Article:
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Schools suffering after suspension of Summer Works Scheme - Doherty

21 January, 2008

Sinn Féin Education Spokesperson Senator Pearse Doherty has called for the re-establishment of the Summer Works Scheme after it was suspended in budget 2007. Speaking today Senator Doherty claimed children throughout the state are being taught in sub standard buildings.

Speaking today Senator Doherty said, "In budget 2007 the Summer Works Programme, which provided schools with grants for vital building work to be carried out, was suspended. This is despite the fact that many children throughout the state are being taught in sub standard buildings. This has been highlighted in the past week with the closure of two schools, one here in my own county, due to rodent infestation.

"Under the Summer Works Scheme schools that wished to apply for grants had to hire a consultant to organise the application. The cost of hiring the consultant was covered in the grant. However, schools who have applied to receive a grant this year, without the knowledge that the scheme was to be suspended, now have to cover the costs of hiring the consultant to organise their application in the first place. So not only will schools now not be able to apply for grants for crucial buuilding work but some have actually found themselves in debt due to applying for a grant in the first place.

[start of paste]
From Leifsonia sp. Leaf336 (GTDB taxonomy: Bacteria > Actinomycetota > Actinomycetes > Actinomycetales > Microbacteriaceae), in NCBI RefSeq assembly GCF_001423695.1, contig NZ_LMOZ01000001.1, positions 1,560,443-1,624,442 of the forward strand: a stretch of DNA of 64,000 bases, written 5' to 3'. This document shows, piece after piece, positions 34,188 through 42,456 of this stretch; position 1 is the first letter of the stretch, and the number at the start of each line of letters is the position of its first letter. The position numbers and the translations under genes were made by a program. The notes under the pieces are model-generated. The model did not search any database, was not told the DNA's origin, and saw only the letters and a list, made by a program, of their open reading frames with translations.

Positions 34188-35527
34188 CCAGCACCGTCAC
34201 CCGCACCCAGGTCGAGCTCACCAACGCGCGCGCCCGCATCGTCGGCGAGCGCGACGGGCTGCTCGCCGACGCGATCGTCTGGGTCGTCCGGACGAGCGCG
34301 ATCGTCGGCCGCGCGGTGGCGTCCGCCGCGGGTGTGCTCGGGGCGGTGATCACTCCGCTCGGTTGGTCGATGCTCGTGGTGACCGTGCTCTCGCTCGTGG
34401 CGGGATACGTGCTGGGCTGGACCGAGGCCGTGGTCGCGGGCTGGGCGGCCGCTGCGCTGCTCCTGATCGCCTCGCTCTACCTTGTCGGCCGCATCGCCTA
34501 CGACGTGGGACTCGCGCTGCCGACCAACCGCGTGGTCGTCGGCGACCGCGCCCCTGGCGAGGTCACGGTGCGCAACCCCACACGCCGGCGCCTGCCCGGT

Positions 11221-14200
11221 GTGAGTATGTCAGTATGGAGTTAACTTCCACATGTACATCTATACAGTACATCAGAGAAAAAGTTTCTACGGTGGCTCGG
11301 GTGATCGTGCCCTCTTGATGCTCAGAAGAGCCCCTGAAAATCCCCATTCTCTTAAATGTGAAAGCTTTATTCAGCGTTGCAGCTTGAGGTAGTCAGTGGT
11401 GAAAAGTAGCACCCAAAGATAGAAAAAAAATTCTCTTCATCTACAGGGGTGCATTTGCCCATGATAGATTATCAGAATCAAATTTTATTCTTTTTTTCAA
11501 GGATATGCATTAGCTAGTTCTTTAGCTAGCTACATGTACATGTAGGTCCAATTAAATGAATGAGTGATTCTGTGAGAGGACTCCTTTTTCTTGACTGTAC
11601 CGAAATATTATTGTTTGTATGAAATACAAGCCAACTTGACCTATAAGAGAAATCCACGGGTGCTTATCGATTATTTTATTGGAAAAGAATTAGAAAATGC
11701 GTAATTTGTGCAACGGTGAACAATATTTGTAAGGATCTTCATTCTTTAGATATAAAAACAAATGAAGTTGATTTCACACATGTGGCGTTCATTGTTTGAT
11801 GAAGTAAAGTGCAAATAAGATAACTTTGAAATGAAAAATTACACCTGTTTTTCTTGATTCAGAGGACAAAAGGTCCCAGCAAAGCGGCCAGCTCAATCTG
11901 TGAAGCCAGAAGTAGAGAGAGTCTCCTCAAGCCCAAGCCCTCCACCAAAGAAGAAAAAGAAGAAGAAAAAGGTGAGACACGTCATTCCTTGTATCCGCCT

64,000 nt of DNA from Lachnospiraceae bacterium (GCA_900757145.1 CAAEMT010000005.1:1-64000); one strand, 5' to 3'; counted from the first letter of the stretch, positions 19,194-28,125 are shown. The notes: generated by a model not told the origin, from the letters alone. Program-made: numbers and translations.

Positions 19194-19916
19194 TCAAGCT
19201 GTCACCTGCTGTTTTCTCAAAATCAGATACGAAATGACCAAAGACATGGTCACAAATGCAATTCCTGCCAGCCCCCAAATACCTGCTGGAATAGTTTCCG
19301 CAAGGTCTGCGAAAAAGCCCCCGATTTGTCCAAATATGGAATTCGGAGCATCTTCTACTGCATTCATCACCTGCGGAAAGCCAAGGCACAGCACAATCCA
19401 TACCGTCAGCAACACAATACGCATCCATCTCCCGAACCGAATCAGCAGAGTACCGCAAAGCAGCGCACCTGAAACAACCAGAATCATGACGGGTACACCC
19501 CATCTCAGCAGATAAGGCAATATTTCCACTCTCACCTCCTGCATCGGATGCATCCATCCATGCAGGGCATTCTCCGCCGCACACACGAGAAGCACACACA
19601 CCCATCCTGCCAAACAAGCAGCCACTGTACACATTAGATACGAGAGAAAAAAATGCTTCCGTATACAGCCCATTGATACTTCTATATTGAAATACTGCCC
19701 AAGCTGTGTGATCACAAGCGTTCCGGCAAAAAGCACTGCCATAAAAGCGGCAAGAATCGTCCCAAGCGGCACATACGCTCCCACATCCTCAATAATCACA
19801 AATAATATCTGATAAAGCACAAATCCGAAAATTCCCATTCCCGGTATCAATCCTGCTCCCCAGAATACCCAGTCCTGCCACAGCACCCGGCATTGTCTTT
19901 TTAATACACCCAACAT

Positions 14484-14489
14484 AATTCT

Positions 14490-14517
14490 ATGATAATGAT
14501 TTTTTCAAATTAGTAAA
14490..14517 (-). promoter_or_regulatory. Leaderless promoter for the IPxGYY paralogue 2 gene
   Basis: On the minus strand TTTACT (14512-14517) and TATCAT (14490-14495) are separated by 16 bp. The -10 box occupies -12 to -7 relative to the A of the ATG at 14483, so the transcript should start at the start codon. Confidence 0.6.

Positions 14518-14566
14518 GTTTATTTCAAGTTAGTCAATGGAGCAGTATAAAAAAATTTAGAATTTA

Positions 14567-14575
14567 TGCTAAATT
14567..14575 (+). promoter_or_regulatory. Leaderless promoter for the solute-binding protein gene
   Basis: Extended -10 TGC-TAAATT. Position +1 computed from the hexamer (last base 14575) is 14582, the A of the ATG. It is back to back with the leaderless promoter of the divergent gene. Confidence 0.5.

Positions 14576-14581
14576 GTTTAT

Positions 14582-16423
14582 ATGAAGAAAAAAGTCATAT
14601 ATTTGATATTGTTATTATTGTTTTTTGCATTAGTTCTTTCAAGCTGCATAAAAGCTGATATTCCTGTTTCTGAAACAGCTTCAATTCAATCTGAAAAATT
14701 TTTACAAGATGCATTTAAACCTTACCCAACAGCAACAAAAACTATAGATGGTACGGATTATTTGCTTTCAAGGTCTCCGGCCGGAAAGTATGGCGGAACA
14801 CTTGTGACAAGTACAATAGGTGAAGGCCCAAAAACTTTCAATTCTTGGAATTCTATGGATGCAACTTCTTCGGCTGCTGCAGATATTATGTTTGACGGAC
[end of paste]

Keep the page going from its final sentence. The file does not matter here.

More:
"This situation is unacceptable. The Minister may claim that there is no need for the programme anymore however it is quite clear that if schools are still applying for grants then the scheme is required. It is quite clear that the suspension of this project is part of cut backs in the education budget and the Minister should be honest about that.

"I am calling on the Minister ensure that no school has to pay consultant's fees for applications for grants which they will not receive. However, ultimately it is imperative that the Minister re-introduces the Summer Works Scheme to ensure that schools can avail of vital building works.

"The suspension of this scheme has added further financial burdens on many schools which are already under sever strain. For many schools it is simply incomprehensible that they could meet these costs themselves and therefore the decision to end this scheme has ensured that our children will continue to be taught in sub standard schools for yet another year at least." ENDS

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